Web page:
"The Amazon editorial review for Thunder Road (1958) begins "The preeminent moonshine movie, the 1958 Thunder Road stars Robert Mitchum as a backwoods bootlegger in Tennessee, getting squeezed by both the federal government and organized crime." The preeminent moonshine movie? This would suggest to me a whole sub genre of films about moonshiners, and after a quick search, sure enough, there were any number of films dedicated to the making, selling, and distribution of illegal hooch including The Moonshine War (1970), I Walk the Line (1970), with Gregory Peck no less, White Lighting (1973), and Moonrunners (1975), to name a few (the genre appears to date back to the very early days of cinema, but eventually petered out in the late 70's). Directed by Arthur Ripley (The Chase), the film stars Robert Mitchum, who, incidentally, had a hand in writing and producing the film, and even composed some of the original music (although his version of `Thunder Road' isn't present in the film. Also appearing is Robert's oldest son James, Gene Barry (The War of the Worlds), Jacques Aubuchon (The Love God?), singer, and one time wife to Louis Prima, Keely Smith, and Sandra Knight (Frankenstein's Daughter, Tower of London). Very brief appearances to look for... Jerry Hardin, a character actor whom many may know as the original `Deep Throat' character in the X-Files Television series, and a very young Mitch Ryan, who more recently appeared on the television series `Dharma & Greg', as Greg's uptight father.
Robert Mitchum is Lucas Doolin, a man who comes from a long line of whisky makers, located somewhere in the southeastern United States. Now, from what I can tell, there's about three or four things you can do in the south to make a living...pig farming, growing tobacco or cotton, or making that old timey sipping whiskey...problem with that last profession is it's illegal, and basically only because the gooberment can't tax it...there's also the factor that some of it may be made in such a way as to be impure and ultimately dangerous to consume, but that's relatively minor the whole lost revenue issue. Anyway, it's a family affair for Lucas as his father makes the shine, Lucas delivers the shine (generally termed transporter in the film), and Lucas' brother Robin (James Mitchum) is the mechanic, keeping Lucas' cars in tip top running order, even adding a few James Bondian modifications when necessary (his dream is to ride with his brother, but Lucas is dead set against his little brother becoming any more entangled in the business). Anyway, on top of having to deal with the gooberment types, there's also the emergence of Kogan (Aubuchon), a shady, yet smooth talking criminal with visions of unifying all the still owners and drivers under one organization, led by Kogan of course, even if it means using strong arm tactics and the occasional murder here or there. The stakes are high and chances of death higher, but if this film taught me anything it's hillbillies are a stubborn lot, and once the moonshinin' gets in their blood, they ain't a never going to stop.
I did like this film a lot, and it seems I'm not alone. A long time staple of southern drive-ins, Thunder Road speaks not only to specific population, but deals in terms many can understand. The underlying theme seems to be the ingress of a gooberment determined to take what it believes to be its' share, and an individual's right to do as he pleases on his own land, especially if it's particular trade passed down from generation to generation. The main theme is a small group of whiskey makers and their unwillingness to acquiesce to outside forces, regardless of the consequences (actually, after the demise of a few `transporters', the small band decides to suspend operations until the heat dies down). The film does have its' share of problems (continuity flubs, poor acting, etc.), but the production ultimately overcomes these issues solely based on Mitchum Sr.'s performance. My favorite Mitchum film has always been (and still is) The Night of the Hunter (1955), but this one ranks very high. The casting of Mitchum's real life son James as his character's younger brother was interesting and worked well, as the two look a heckuva lot alike (almost to the point of twins), but I couldn't help feel a little creepy as the twenty plus year age difference seemed to be apparent (I know, I know, this separation in age can occur in siblings, especially in the south, but it's just not something I'm used to, being a Yankee and all). The car chase sequences are certainly thrilling (apparently many of the cars used were real moonshining cars, sold to the production by real transporters who then used the money to by newer, faster cars), and I especially liked the cool modifications Lucas had on his car (the quick release bumper, oil slick, etc.) The plot did slow down at certain points, especially when Lucas was interacting with his girlfriends, but I think the point here was to give definition to Mitchum's character, so for any of us watching the film and asking, `Well, if what he's doing has become so dangerous, why doesn't he just quit?', we can see things aren't as simple as they may appear, presenting a story tinged with a sort of Shakespearian quality, especially as the ominous portends around the main character continue to build.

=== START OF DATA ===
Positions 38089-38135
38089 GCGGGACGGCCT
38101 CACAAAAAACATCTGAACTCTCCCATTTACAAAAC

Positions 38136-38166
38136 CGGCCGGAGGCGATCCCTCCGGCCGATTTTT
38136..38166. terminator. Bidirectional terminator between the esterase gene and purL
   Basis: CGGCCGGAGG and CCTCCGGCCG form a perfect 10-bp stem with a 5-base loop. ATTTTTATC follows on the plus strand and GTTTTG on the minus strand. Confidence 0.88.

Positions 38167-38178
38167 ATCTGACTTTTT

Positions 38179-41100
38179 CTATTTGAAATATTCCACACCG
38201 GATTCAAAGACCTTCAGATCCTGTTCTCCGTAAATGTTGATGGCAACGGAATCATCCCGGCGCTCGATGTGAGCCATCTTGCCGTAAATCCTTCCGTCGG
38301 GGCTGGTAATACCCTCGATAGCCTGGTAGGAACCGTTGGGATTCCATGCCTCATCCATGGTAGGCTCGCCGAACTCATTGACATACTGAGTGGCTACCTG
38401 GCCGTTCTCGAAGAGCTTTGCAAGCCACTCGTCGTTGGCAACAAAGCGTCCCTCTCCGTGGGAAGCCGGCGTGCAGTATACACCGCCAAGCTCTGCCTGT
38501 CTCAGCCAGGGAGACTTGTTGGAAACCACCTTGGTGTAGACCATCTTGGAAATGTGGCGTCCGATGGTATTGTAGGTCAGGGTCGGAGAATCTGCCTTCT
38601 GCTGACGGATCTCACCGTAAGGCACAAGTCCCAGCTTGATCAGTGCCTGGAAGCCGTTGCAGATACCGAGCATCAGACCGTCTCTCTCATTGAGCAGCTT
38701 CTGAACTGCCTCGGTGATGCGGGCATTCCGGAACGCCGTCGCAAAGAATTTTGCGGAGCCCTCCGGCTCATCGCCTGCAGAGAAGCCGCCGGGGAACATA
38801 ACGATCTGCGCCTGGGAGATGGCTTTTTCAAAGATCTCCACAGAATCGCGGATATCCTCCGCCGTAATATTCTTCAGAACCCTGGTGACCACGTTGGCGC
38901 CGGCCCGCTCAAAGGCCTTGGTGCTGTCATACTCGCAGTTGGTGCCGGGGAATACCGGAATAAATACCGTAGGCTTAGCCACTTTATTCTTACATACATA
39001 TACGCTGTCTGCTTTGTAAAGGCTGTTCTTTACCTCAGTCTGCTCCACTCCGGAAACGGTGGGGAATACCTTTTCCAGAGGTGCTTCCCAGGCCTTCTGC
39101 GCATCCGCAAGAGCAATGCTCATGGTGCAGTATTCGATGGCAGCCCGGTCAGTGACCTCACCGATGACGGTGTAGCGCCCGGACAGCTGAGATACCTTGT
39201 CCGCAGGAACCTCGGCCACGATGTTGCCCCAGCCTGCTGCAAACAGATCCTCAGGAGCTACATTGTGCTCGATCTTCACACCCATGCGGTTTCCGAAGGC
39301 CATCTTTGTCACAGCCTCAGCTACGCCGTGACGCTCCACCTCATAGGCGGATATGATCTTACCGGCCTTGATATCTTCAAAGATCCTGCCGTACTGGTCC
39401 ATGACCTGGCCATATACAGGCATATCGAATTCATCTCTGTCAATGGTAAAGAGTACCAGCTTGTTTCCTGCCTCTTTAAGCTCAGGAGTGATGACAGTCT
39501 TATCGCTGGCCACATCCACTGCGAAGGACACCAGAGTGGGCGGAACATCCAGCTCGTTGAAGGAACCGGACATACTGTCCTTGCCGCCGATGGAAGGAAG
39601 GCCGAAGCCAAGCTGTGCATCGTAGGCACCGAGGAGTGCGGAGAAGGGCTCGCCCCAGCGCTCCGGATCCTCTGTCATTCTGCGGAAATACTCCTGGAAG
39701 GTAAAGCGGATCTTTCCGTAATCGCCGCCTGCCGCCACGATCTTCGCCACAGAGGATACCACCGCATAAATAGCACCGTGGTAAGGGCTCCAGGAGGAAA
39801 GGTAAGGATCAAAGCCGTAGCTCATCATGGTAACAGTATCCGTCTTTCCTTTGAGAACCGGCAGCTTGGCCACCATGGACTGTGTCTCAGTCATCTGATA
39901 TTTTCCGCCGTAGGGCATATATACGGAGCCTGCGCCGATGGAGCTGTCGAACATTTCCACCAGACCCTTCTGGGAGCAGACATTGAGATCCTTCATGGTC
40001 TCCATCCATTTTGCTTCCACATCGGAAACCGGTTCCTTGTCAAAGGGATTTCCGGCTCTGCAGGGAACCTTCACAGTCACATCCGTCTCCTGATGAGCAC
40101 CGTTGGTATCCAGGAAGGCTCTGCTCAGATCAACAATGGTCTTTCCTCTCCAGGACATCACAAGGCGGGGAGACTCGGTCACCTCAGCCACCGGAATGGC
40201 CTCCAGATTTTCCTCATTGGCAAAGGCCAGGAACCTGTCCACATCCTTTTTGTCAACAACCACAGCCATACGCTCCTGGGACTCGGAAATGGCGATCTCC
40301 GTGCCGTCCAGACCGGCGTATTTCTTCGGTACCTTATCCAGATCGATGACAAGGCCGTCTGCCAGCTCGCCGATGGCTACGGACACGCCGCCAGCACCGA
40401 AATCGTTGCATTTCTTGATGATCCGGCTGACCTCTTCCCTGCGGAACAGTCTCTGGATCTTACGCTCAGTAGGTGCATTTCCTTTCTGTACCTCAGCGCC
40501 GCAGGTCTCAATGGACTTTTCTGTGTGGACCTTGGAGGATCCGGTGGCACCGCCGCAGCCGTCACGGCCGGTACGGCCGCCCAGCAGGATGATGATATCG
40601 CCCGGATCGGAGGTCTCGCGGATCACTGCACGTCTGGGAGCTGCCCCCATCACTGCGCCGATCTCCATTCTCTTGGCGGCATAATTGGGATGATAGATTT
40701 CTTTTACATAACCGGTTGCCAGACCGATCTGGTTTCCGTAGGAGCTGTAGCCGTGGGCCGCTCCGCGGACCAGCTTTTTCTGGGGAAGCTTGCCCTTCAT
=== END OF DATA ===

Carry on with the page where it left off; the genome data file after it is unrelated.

The full screen, original format picture looks fairly sharp throughout, with some very minor age deterioration, and the audio came through fairly clear. Special features include an original theatrical trailer, and on the back of the DVD it does say a collectable booklet is included, but mine seems to be missing. Remember kiddies, the next time you're high ballin' it with 250 gallons of Tennessee's finest mountain juice, keep your eyes peeled on the road in front...spike strips are real and they will ruin your day.